Has there ever been a greater kiss of death for an actor’s career than to appear in their first film as ‘Introducing…?’
Scorsese’s film ‘introduces’ Alfred Lutter as Tommy, the 11 year old son of Ellen Burstyn’s Alice, a put upon wife stuck in a loveless marriage with a husband who is killed in a truck accident in the first few minutes. Trapped in Socora County, New Mexico, Alice dreams of returning to Monterey. She therefore sells their stuff in a garage sale, loads the car and sets off with sassy Tommy for a new life.
Thus begins this brilliant road-trip of a movie with Ellen Burstyn superb (she deserved and won the Oscar) as the independent, vulnerable, sharp single parent searching for a new life for her and her son. Stopping in Tucson, Alice lands a job as a singer in a bar where Harvey Keitel as a lonesome cowboy hits on her with sudden violent and almost predictable results. Escaping his clutches they hightail it in the night and land in Phoenix where Alice foreswears her dreams of being a singer and takes a job in a diner. She soon catches the eye of Kris Kristofferson as a ranch owner. Does Alice find true love? Does she make it to Monterey? What happens to her sassy son? Watch and learn and be endlessly entertained.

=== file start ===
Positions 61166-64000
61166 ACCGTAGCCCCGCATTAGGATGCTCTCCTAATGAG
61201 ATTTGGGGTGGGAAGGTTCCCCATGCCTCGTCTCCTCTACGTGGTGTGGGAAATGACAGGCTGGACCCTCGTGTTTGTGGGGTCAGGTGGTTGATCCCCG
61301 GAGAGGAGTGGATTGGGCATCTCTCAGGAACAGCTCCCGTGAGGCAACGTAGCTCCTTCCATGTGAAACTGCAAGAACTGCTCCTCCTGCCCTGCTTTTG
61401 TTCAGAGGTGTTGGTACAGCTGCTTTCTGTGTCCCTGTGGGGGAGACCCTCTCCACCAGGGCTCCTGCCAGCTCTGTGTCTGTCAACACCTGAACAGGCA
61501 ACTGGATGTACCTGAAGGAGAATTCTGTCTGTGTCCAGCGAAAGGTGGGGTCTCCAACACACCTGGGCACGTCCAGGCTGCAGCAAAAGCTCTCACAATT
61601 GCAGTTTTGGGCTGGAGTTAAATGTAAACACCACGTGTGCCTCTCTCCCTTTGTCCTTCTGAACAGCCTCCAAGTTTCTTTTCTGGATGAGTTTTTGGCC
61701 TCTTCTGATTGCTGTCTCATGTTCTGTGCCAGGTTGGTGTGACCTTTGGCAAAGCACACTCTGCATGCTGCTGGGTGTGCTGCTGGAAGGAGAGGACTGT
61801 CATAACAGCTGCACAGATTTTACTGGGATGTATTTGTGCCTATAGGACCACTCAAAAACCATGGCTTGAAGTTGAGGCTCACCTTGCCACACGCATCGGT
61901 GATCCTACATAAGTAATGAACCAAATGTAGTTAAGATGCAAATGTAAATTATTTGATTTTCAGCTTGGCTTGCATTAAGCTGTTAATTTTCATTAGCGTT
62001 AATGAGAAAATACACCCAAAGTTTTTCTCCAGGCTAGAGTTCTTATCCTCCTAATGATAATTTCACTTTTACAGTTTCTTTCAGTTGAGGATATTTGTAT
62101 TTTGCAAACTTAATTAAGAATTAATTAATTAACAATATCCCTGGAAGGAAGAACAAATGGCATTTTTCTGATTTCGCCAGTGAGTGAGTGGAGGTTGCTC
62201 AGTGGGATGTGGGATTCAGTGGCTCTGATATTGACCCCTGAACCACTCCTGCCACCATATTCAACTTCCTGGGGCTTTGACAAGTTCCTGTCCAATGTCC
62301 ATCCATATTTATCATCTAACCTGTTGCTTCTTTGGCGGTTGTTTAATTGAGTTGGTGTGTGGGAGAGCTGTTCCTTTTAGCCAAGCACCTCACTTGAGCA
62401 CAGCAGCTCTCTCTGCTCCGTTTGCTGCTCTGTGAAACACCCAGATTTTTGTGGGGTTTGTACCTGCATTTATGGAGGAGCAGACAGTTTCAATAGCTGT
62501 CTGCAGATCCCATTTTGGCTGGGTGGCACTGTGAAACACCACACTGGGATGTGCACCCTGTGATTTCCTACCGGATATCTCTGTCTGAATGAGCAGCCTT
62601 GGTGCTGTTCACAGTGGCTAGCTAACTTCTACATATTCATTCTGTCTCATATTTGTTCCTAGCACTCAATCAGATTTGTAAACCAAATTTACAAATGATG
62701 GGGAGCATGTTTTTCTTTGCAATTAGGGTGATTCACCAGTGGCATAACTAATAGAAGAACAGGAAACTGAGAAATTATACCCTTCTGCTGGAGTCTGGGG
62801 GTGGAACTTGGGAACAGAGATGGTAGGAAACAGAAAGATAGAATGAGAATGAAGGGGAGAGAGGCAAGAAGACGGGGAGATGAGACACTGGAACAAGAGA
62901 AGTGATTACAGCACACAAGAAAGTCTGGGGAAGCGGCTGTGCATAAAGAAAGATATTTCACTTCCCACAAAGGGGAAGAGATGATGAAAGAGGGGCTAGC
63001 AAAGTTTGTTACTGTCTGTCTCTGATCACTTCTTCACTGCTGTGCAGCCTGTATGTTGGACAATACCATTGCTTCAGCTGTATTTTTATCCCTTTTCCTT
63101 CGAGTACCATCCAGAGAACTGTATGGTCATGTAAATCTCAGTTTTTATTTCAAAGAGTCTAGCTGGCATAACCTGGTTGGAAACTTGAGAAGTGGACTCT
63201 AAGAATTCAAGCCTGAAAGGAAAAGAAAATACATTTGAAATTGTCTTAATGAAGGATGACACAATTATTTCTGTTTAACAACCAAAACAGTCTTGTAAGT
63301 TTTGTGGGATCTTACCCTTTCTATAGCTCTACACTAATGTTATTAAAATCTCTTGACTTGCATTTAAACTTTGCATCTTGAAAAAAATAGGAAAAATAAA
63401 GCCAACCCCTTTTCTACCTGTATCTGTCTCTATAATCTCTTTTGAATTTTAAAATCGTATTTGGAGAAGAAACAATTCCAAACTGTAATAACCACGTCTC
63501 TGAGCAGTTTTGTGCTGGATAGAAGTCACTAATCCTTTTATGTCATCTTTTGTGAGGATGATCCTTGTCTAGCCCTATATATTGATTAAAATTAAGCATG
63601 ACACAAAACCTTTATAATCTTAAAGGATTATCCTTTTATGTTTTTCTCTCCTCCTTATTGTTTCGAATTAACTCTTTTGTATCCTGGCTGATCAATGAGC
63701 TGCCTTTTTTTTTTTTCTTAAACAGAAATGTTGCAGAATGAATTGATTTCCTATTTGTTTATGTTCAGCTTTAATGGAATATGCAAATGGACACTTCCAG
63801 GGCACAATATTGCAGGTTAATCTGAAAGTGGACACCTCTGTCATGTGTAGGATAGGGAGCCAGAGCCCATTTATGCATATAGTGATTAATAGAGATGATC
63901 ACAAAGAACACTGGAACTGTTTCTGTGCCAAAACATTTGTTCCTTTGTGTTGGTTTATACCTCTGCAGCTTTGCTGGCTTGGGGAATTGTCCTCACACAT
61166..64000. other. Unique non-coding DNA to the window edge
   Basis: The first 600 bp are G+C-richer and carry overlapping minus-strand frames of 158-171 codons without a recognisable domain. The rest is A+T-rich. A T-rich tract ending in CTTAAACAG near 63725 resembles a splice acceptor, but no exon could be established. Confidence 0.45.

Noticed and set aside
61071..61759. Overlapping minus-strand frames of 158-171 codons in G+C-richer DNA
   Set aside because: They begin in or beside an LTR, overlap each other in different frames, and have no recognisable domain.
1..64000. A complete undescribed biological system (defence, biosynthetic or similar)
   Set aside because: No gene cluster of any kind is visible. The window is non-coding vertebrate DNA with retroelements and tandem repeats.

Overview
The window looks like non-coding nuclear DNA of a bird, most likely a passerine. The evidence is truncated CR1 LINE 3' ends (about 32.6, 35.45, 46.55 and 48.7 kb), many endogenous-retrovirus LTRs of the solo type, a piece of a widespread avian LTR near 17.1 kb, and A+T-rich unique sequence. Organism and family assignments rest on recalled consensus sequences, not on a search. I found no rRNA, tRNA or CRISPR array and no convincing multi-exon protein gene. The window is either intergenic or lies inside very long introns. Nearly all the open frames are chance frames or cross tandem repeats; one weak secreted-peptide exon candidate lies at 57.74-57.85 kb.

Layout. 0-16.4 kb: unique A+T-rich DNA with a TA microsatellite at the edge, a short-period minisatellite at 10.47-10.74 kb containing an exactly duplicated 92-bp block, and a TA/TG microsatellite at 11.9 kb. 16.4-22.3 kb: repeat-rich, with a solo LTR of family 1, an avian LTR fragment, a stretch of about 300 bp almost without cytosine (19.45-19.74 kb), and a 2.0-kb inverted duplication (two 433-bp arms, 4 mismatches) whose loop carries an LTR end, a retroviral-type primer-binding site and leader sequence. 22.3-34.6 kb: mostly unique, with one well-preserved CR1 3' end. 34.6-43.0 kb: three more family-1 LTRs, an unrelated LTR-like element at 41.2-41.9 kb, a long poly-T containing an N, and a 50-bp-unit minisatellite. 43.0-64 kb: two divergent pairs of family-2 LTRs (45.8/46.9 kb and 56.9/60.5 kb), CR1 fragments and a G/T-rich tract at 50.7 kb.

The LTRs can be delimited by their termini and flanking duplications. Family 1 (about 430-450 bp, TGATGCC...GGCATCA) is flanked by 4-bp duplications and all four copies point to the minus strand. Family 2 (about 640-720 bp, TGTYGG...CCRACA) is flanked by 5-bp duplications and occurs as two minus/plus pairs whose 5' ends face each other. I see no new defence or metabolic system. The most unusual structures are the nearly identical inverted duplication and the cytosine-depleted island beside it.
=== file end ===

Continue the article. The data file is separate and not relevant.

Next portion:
Alice Doesn’t Live Here Anymore is different from the rest of Scorsese’s canon – there are no Italian Americans, no gangsters, no Robert de Niro, no New York stories, no dreary Catholic angst – just a simple story beautiful told. It stands or falls on the strength of Burstyn’s performance and she does not put a foot wrong – she is on screen for every minute and every nuanced gesture, glance and aching vulnerability is there for the camera to see. Alfred Lutter as her son does well but his screen career effectively dies with this film. One whose career takes flight is Jodie Foster as a tom-boy who befriends Tommy and her performance is so stunning it is easy to understand why Scorsese kept her on for Taxi Driver. Kristofferson is handsome and reliable (an under-rated actor) while Keitel delivers a stand-out, albeit brief performance.
One way in which the film does resemble Scorsese’s other wok is in the soundtrack – pulsating loud rock starting with perfect use of Mott the Hoople’s All the Way from Memphis and including T Rex’s Jeepster and Elton John’s Daniel.